Wattwatchers smart energy hub allows users to track usage in real time

A new way of tracking electricity usage will help to integrate renewables into the grid and allow consumers to make more informed decisions.

Wattwatchers are setting out to install their “super smart” energy devices in 5000 homes and businesses, as well as 250 schools, to allow energy usage data to be monitored in real time.

ARENA is providing $2.7 million in funding for the Sydney startup to develop the “My Energy Marketplace” data hub, which will include a mobile app and opportunities for customers to share their information with relevant third parties.

This could include demand response or virtual power plant aggregators, or authorities like the Australian Energy Market Operator and electricity distribution networks who are seeking greater visibility over household energy usage.

The $8 million, three year project offers a pathway towards the smart home of the future. Energy usage information, together with data from smart appliances and other internet of things technologies will be shared through a cloud based platform.

Participants data will be protected, with individual users able to decide whether to allow companies to access their information.

Wattwatchers smart energy monitoring devices
Wattwatchers “super smart” energy monitoring devices

ARENA CEO Darren Miller said the support for Wattwatchers is an example of ARENA’s focus on integrating renewables into the electricity system.

“Whether it’s rooftop solar, battery storage, energy efficiency, controlling electricity loads and appliances remotely, or the uptake of electric vehicles, we need better data to effectively run the future grid consisting of more and more decentralised consumer energy assets,” Mr Miller said.

The energy industry is grappling with the challenge of transitioning to a two directional energy system, where energy generated behind the meter by distributed energy resources like rooftop solar is being exported back into the grid. During periods of high generation, this can impact the voltage of the grid and cause stability problems.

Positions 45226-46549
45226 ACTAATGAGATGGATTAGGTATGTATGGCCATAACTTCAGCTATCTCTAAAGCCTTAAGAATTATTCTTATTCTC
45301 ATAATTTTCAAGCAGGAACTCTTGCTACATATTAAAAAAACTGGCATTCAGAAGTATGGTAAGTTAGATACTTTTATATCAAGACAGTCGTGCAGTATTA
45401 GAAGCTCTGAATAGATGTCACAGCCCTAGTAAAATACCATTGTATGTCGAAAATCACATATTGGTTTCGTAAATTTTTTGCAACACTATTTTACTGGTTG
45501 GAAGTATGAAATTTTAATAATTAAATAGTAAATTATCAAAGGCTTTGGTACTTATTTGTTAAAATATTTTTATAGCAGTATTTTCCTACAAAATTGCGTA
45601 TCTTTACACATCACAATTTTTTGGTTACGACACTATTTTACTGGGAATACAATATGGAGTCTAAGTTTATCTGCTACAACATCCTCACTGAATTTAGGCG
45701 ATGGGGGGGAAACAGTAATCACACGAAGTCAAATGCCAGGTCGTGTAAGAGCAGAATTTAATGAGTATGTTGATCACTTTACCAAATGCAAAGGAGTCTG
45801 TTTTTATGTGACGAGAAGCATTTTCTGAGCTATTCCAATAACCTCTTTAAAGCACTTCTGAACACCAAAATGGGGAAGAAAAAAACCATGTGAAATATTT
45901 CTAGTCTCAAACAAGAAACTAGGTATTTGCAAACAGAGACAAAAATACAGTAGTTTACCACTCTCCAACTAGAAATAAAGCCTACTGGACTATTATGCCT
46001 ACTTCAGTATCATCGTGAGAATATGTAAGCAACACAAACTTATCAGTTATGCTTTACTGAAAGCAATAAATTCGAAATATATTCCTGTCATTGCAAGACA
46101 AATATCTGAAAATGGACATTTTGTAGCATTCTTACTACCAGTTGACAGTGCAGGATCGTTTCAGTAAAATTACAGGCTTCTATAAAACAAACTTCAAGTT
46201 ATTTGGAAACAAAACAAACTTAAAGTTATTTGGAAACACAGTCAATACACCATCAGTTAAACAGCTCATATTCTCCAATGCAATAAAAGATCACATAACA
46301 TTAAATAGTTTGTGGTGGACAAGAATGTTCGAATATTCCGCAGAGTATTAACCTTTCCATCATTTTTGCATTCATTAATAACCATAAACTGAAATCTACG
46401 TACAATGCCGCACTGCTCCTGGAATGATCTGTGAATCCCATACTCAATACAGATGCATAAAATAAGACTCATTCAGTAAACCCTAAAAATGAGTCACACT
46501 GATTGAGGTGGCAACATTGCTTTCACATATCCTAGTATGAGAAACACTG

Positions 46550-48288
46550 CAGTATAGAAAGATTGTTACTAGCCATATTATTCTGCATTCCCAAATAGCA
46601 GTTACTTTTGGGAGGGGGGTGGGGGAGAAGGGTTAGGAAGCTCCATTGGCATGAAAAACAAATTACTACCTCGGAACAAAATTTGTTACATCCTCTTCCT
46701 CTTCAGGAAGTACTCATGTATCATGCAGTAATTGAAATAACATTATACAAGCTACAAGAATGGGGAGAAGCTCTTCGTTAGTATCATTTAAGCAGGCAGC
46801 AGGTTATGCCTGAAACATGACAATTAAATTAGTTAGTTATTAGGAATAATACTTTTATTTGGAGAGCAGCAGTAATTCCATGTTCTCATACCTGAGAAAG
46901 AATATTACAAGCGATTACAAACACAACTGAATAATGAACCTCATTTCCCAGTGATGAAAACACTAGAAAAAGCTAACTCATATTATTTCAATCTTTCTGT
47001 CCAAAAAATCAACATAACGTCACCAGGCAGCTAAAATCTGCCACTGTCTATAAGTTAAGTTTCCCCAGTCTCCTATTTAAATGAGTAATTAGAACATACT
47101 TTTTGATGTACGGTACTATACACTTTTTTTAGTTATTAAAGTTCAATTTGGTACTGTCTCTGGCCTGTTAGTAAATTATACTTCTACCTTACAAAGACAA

“The Wattwatchers project is designed to provide both the data and consumer participation needed to manage an increasingly decentralised electricity system. This also aligns strongly with other ARENA-funded initiatives for DER [Distributed Energy Resources], demand response and new marketplaces.”

The ARENA funding will allow Wattwatchers to roll out the service nationwide at a discounted rate.

Wattwatchers CEO Gavin Dietz said their system will help to empower energy consumers.

“With more and better data, consumers will be better informed to buy their energy. They can identify and take action on energy efficiency opportunities, both behavioural and appliance-driven, and use energy at times that suit them,” Mr Dietz said.

“Network businesses and market operators currently have poor visibility of the low-voltage grid, which is connected to over 10 million Australian consumer sites, and face a mission critical challenge to both see and control DER as Australia moves to higher and higher penetration of renewable energy, especially small-scale solar.”

A screenshot of the Wattwatchers dashboard that monitors generation and consumption in real time
Wattwatchers dashboard monitors generation and consumption in real time

ARENA supporting breakthroughs in distributed energy transformation

ARENA is also supporting the Distributed Energy Integration Program, which is bringing together government agencies, electricity networks, industry associations and consumer groups to accommodate the growth in behind the meter energy technologies.

In its first full year of operation, DEIP launched initiatives to keep electricity stable, secure and affordable, even when a large proportion generated behind-the-meter.

The Australian Energy Market Operator has identified the lack of visibility over household energy consumption from the rise of DER as a key challenge. Areas with a strong uptake of rooftop solar are already making it difficult for AEMO to identify the underlying demand for electricity and manage the frequency of the network.

To tackle the emerging challenges, last year ARENA provided $9.6 million in funding to 12 new projects in the distributed energy funding round. Five funding recipients are trialling new ways to maximise the amount of distributed energy that the network can accommodate, while maintaining stability. A further seven studies will investigate how high penetrations of distributed energy can be successfully integrated into the energy market and grid.

ARENA has also provided funding for AEMO to undertake its virtual power plant integration trial.